As a teacher, i got my students excited about reading and writing through discovery and exploration. We staged plays, including a production of Shakespeare's "A Midsummer Night's Dream" condensed for a student version, featuring 4th, 5th, and 6th grade gifted students. I also produced a student version of "The Nutcracker" with my 3rd grade students. My gifted students combined economics with basic learning skills to encourage economic development by creating their own business selling nachos (they did a survey to find out which snack students were most likely to buy).
In addition to working with regular students, I've worked with students who have developmental delays, as well as young adults with cognitive disabilities. I ran an after school program for three high school students with autism and severe behavior that needed to learn their multiplication tables and one needed to learn how to read. Since they loved music, I printed out song lyrics for the student that could not read and who came an hour earlier than the other two and had him look at the words as he sang them. Then, I wrote a list of words from each song that he studies until he knew them. Since all three like rap or hiphop music, I challenged them to "rap" the multiplicaton tables. They created their own rap and performed in a concert.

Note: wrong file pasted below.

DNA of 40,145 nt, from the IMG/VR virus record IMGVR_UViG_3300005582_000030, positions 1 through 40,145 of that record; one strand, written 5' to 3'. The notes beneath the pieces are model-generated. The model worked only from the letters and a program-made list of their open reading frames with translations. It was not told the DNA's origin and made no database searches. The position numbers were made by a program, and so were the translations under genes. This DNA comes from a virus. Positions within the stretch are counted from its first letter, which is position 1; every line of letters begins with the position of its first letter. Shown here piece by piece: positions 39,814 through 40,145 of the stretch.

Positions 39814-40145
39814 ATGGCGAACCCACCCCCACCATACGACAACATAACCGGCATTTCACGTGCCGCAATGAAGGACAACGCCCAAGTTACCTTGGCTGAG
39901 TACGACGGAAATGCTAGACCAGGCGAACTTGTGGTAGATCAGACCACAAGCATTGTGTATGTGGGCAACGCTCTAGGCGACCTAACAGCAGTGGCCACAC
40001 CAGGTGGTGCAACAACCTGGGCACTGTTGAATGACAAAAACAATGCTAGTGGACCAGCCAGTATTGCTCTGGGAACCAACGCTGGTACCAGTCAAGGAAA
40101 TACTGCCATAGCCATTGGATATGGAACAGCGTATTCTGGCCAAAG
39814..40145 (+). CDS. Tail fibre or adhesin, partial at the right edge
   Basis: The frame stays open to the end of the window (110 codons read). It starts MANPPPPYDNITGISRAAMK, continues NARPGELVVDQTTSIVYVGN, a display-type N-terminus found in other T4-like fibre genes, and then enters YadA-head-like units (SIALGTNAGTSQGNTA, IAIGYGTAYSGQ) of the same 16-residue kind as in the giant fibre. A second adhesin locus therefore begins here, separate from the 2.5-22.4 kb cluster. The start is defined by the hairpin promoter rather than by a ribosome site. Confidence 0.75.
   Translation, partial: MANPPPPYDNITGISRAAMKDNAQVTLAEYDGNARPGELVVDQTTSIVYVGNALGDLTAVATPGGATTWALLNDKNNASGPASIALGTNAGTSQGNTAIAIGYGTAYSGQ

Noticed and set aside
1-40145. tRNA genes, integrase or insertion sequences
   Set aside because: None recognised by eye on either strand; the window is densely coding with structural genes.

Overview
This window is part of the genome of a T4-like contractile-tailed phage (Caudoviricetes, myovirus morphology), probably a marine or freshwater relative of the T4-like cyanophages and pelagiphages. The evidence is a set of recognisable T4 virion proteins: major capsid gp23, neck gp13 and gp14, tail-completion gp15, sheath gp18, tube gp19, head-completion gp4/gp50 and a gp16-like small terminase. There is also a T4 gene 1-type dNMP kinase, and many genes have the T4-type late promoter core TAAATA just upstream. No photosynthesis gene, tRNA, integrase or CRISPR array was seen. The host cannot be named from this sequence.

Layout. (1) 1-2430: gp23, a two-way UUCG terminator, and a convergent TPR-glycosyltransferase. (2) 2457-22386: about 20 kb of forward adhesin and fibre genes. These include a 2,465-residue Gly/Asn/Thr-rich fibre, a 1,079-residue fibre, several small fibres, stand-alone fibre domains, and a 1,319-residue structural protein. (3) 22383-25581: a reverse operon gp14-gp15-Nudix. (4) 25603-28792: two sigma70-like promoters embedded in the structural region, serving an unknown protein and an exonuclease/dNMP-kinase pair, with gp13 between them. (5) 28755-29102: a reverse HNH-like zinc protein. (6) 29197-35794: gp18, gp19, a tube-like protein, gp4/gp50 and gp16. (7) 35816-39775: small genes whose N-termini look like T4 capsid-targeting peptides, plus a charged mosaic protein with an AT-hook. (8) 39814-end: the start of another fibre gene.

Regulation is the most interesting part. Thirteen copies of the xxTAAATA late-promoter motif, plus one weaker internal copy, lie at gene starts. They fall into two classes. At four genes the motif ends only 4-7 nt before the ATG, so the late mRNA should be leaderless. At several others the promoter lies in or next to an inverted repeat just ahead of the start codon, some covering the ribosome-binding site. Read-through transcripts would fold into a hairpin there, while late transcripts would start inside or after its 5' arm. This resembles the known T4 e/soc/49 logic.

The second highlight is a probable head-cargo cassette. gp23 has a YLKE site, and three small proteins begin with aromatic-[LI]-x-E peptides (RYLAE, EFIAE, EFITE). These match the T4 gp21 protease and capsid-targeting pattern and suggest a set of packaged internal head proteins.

I worked with a group of higher functioning young adults with developmental disabilities to engage in several projects, including running their own coffee shop and collecting wheelchairs for people with disabilities in Haiti after the 2010 earthquake with support from local businesses. I'm eager to get back to Toledo to help them create activities to create for a new activity center their agency recently moved into and need programming (I'm in Columbus, Ohio, helping take care of my 87-year old mother who lives with my sister. I provide care while my sister is at work).